At DEVOXX last year I was cringing when I heard a talk where they went into depth about how to make HTTP work as a SOA layer and kept telling myself ... but AMQP already solved all those issue, why re-invent that with HTTP with layers upon layers of complexity?
HTTP you've probably heard about, if you've never about AMQP, here's a short snippet from Wikipedia:
AMQP is a binary, application layer protocol, designed to efficiently support a wide variety of messaging applications and communication patterns. It provides flow controlled, message-oriented communication with message-delivery guarantees such as at-most-once (where each message is delivered once or never), at-least-once (where each message is certain to be delivered, but may do so multiple times) and exactly-once (where the message will always certainly arrive and do so only once), and authentication and/or encryption based on SASL and/or TLS. It assumes an underlying reliable transport layer protocol such as Transmission Control Protocol (TCP).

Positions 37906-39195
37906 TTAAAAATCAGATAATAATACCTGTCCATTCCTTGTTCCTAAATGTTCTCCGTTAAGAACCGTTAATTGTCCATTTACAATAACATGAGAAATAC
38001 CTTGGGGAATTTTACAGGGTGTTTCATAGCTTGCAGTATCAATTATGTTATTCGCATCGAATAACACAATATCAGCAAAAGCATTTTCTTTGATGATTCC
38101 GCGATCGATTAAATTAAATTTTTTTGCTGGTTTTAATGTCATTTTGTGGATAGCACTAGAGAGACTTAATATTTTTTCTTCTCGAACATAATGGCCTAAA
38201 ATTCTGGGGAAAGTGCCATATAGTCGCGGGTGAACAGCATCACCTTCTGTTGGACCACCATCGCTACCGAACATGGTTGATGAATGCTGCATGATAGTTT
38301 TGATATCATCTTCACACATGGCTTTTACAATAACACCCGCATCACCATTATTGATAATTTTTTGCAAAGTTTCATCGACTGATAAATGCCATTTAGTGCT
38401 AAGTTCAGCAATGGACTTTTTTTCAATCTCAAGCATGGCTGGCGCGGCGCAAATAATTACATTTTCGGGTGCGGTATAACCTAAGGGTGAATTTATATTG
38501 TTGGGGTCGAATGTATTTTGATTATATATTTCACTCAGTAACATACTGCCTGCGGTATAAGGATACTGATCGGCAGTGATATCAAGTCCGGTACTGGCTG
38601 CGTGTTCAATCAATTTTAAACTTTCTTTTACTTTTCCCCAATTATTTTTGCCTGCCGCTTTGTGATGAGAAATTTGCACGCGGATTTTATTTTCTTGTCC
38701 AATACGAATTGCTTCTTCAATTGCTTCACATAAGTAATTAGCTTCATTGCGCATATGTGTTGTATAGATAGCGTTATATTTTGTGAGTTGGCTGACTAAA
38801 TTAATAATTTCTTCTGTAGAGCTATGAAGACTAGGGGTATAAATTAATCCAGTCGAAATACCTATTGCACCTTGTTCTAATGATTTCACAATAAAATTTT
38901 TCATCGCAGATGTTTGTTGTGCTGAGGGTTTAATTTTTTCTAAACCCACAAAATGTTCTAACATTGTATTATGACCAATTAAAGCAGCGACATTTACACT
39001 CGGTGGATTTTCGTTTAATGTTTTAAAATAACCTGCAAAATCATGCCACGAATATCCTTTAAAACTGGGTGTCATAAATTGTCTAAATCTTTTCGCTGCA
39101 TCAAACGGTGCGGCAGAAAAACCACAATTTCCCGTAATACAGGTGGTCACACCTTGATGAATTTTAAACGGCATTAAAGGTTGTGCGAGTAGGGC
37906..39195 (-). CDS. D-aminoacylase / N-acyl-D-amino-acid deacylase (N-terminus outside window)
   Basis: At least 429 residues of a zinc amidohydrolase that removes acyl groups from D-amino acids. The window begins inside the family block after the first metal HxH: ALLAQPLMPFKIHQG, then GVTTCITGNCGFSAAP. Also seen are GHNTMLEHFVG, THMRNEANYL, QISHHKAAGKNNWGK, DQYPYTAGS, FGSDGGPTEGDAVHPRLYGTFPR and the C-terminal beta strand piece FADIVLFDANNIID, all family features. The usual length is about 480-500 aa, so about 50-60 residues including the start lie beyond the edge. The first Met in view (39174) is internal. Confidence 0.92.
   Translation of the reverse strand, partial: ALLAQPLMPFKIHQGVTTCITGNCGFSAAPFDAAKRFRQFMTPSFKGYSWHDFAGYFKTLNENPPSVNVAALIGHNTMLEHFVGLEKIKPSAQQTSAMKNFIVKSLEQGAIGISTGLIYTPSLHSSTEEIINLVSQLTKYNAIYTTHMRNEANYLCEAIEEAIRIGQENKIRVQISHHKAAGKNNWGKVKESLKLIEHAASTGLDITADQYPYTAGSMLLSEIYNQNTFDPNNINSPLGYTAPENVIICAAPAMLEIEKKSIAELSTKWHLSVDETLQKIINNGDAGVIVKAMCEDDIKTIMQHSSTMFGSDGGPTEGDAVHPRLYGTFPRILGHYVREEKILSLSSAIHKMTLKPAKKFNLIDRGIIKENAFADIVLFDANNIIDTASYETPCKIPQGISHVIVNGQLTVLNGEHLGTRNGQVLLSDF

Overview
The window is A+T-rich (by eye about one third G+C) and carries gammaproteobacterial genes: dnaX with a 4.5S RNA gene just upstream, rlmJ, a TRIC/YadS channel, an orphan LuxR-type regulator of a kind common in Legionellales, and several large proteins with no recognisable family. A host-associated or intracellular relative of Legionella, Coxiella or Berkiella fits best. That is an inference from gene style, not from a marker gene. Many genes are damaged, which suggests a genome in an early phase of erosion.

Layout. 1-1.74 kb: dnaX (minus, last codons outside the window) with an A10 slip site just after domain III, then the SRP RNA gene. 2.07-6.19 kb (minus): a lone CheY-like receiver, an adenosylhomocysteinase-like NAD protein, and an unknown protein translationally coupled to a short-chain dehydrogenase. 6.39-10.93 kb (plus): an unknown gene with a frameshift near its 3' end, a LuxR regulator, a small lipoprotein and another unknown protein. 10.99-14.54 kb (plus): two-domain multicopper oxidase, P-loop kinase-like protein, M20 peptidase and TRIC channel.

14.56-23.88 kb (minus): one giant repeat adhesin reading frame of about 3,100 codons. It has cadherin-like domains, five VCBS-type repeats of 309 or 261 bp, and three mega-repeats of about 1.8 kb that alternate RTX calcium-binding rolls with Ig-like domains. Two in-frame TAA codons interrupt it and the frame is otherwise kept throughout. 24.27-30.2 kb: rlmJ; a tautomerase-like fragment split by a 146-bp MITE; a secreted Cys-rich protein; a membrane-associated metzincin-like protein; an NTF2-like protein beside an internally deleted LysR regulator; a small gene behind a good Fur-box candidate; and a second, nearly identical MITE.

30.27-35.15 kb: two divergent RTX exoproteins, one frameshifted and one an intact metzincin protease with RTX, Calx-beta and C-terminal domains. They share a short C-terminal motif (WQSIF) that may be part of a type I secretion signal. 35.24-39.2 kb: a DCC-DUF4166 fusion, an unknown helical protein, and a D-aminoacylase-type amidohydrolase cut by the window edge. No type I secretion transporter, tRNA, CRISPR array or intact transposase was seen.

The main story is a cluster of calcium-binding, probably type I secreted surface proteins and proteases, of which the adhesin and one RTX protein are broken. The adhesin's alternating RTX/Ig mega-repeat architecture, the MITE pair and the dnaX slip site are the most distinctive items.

The AMQP specification is defined in several layers: (i) a type system, (ii) a symmetric, asynchronous protocol for the transfer of messages from one process to another, (iii) a standard, extensible message format and (iv) a set of standardised but extensible 'messaging capabilities.
And some more reading from the AMQP specifications themselves:
If you've used any of the two, what was your experience?
AMQP is a great messaging protocol. Messaging is an important part of what the web is about. HTTP is more widely used however. And there are few more messaging protocols each with their own benefits.
I can imagine exposing the system through AMQP partely provided using a HTTP/rEST, HTTP/jsonrpc2, HTTP/soap gateway. I can also imagine HTTP being used for some parts of the system (think microservices architecture where subsystems are partly exposed using HTTP) while all those subsystems are interconnected using AMQP, and to which you maybe also offer access. Depending on the messaging needs.